Nanomaterials & Self-assembly
Our research activities are focused on the synthesis of inorganic nanocrystals (NCs) with a typical core size of 2-50 nm, engineering of their surface chemistry and their self-assembly. Inorganic NCs are versatile designer building blocks for creating novel solid-state materials with programmable optical and electronic properties. Through the proper design and characterization of NC surface chemistry and inter-NC medium, we aim to transform the individual properties of NCs into useful collective properties of NC-based solids. Synthetic work and rigorous materials characterization are the cornerstones of our research.
The present research spotlight revolves around novel metal halide perovskite NCs as well as nanomaterials for electrochemical energy storage. Perovskite NCs had emerged as the latest generation of colloidal quantum dots, exhibiting bright narrow-band luminescence covering the entire visible spectral range. They are presently engineered and tested for applications in LCD and LED displays. Due to their fast radiative rates and high absorption coefficients, perovskite NCs are also amongst the brightest light sources. With long optical coherence times, perovskite NCs make for an ideal system for designing novel quantum light sources.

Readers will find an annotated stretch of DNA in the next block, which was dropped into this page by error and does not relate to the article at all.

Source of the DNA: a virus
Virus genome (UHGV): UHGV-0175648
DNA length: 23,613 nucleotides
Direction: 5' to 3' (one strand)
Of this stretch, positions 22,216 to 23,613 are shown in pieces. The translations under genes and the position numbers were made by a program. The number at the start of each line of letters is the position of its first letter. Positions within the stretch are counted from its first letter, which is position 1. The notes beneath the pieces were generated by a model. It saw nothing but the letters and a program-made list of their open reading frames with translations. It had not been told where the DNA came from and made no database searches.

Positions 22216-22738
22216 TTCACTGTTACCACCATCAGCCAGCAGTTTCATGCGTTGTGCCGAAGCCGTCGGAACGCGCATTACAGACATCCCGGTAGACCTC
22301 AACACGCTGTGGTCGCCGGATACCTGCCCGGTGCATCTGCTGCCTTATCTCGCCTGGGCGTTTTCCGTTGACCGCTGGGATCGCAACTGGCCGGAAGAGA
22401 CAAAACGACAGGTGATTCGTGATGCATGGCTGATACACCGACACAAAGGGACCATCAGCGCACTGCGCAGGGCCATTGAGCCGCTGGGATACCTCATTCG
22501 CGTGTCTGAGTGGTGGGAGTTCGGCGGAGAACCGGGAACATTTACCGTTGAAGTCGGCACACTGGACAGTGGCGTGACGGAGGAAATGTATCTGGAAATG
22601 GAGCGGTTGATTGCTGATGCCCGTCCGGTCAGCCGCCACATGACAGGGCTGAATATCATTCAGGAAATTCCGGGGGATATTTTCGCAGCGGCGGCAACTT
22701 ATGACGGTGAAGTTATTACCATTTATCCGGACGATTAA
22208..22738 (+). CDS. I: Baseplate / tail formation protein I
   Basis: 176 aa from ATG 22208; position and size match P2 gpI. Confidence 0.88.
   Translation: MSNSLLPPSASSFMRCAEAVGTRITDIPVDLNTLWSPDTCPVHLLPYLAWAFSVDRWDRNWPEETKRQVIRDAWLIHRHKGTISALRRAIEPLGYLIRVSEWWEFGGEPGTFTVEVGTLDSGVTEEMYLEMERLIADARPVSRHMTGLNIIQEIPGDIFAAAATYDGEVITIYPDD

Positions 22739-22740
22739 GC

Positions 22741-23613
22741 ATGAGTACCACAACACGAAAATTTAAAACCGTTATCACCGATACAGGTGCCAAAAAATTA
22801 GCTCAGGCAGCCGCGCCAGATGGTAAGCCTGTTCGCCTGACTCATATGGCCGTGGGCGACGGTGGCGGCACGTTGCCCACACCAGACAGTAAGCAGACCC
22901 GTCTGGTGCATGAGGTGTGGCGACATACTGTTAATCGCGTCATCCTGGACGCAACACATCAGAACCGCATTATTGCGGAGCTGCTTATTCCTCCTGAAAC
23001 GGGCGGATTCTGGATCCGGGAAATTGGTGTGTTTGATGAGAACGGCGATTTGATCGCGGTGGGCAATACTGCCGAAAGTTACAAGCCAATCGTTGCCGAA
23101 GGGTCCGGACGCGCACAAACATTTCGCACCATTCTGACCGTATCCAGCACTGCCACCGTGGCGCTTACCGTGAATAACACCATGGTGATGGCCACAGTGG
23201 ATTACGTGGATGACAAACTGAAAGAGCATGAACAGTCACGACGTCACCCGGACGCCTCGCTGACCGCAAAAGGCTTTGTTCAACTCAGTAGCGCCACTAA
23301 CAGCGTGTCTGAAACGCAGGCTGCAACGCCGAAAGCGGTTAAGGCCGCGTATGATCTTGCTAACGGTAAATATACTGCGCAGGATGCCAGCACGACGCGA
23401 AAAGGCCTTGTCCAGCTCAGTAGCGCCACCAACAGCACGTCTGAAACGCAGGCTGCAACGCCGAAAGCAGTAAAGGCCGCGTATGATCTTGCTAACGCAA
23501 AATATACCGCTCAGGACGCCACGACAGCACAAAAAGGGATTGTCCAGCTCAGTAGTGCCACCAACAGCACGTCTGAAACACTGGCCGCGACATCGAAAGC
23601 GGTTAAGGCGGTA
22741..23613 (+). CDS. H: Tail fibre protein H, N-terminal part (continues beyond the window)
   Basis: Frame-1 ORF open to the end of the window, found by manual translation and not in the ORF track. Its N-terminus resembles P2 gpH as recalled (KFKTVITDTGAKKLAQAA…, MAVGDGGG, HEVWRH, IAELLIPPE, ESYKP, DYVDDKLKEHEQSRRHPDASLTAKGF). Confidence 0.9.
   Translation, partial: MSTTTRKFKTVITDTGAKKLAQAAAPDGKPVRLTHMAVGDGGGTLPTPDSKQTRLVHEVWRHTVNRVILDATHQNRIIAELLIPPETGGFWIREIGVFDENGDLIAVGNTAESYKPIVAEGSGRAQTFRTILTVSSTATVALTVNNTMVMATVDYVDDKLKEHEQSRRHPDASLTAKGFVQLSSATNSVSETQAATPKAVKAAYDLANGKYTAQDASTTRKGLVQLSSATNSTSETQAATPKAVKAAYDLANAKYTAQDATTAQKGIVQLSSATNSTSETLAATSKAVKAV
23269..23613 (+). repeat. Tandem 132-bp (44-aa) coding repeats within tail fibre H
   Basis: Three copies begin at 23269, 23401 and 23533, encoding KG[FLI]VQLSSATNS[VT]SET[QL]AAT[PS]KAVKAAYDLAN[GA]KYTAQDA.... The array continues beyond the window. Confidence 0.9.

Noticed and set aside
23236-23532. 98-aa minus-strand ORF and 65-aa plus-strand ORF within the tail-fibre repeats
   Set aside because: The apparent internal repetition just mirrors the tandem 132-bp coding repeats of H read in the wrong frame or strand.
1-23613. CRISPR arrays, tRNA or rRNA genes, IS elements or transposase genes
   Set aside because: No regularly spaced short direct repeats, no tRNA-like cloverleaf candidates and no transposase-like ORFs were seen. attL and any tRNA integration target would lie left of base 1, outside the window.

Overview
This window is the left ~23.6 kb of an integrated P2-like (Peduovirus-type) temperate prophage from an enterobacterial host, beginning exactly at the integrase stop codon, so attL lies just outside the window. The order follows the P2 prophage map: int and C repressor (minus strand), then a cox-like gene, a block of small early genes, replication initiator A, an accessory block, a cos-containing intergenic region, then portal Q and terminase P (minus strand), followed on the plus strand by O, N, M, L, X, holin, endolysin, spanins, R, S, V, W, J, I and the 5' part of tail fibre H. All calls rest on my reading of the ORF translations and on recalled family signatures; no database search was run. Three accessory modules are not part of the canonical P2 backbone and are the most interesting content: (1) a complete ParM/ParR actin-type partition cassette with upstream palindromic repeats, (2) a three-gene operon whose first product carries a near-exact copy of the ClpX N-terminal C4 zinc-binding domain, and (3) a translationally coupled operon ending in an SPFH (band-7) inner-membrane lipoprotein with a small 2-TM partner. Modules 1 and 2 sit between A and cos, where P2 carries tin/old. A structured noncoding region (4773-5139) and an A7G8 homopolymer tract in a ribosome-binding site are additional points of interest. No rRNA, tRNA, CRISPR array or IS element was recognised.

- G. Rainò, M.A. Becker, M.I. Bodnarchuk, R.F. Mahrt, M.V. Kovalenko, Thilo Stöferle, Superfluorescence from Lead Halide Perovskite Quantum Dot Superlattices, Nature, 2018, 563, 671–675.
- M.V. Kovalenko, L. Protesescu, M.I. Bodnarchuk, Properties and potential optoelectronic applications of lead halide perovskite nanocrystals, Science, 2017, 358, 745-750.